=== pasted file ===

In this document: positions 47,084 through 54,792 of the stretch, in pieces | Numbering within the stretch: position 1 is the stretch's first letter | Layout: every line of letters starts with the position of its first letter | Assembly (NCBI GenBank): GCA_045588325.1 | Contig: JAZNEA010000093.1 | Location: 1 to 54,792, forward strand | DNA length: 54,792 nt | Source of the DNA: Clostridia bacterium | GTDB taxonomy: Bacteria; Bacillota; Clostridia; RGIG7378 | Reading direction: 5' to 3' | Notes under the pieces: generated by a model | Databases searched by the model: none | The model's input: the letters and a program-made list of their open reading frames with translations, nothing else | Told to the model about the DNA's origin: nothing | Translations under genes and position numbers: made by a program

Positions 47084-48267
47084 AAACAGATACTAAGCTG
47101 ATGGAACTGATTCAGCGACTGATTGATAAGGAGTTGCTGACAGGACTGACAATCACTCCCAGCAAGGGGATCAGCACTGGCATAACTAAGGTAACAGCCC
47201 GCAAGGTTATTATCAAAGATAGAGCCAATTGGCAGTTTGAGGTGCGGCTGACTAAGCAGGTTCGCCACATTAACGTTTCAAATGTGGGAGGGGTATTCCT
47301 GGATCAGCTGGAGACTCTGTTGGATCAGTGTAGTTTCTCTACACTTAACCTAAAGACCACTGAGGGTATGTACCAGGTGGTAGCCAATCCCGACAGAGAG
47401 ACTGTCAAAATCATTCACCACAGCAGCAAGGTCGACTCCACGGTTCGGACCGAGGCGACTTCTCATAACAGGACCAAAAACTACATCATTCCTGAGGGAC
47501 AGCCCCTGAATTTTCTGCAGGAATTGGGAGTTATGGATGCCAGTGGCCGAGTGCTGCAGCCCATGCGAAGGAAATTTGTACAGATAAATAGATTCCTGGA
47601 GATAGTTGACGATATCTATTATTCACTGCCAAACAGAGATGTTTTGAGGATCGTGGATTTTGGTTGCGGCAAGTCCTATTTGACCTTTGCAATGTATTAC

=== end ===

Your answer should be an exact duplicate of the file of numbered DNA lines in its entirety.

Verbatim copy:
In this document: positions 47,084 through 54,792 of the stretch, in pieces | Numbering within the stretch: position 1 is the stretch's first letter | Layout: every line of letters starts with the position of its first letter | Assembly (NCBI GenBank): GCA_045588325.1 | Contig: JAZNEA010000093.1 | Location: 1 to 54,792, forward strand | DNA length: 54,792 nt | Source of the DNA: Clostridia bacterium | GTDB taxonomy: Bacteria; Bacillota; Clostridia; RGIG7378 | Reading direction: 5' to 3' | Notes under the pieces: generated by a model | Databases searched by the model: none | The model's input: the letters and a program-made list of their open reading frames with translations, nothing else | Told to the model about the DNA's origin: nothing | Translations under genes and position numbers: made by a program

Positions 47084-48267
47084 AAACAGATACTAAGCTG
47101 ATGGAACTGATTCAGCGACTGATTGATAAGGAGTTGCTGACAGGACTGACAATCACTCCCAGCAAGGGGATCAGCACTGGCATAACTAAGGTAACAGCCC
47201 GCAAGGTTATTATCAAAGATAGAGCCAATTGGCAGTTTGAGGTGCGGCTGACTAAGCAGGTTCGCCACATTAACGTTTCAAATGTGGGAGGGGTATTCCT
47301 GGATCAGCTGGAGACTCTGTTGGATCAGTGTAGTTTCTCTACACTTAACCTAAAGACCACTGAGGGTATGTACCAGGTGGTAGCCAATCCCGACAGAGAG
47401 ACTGTCAAAATCATTCACCACAGCAGCAAGGTCGACTCCACGGTTCGGACCGAGGCGACTTCTCATAACAGGACCAAAAACTACATCATTCCTGAGGGAC
47501 AGCCCCTGAATTTTCTGCAGGAATTGGGAGTTATGGATGCCAGTGGCCGAGTGCTGCAGCCCATGCGAAGGAAATTTGTACAGATAAATAGATTCCTGGA
47601 GATAGTTGACGATATCTATTATTCACTGCCAAACAGAGATGTTTTGAGGATCGTGGATTTTGGTTGCGGCAAGTCCTATTTGACCTTTGCAATGTATTAC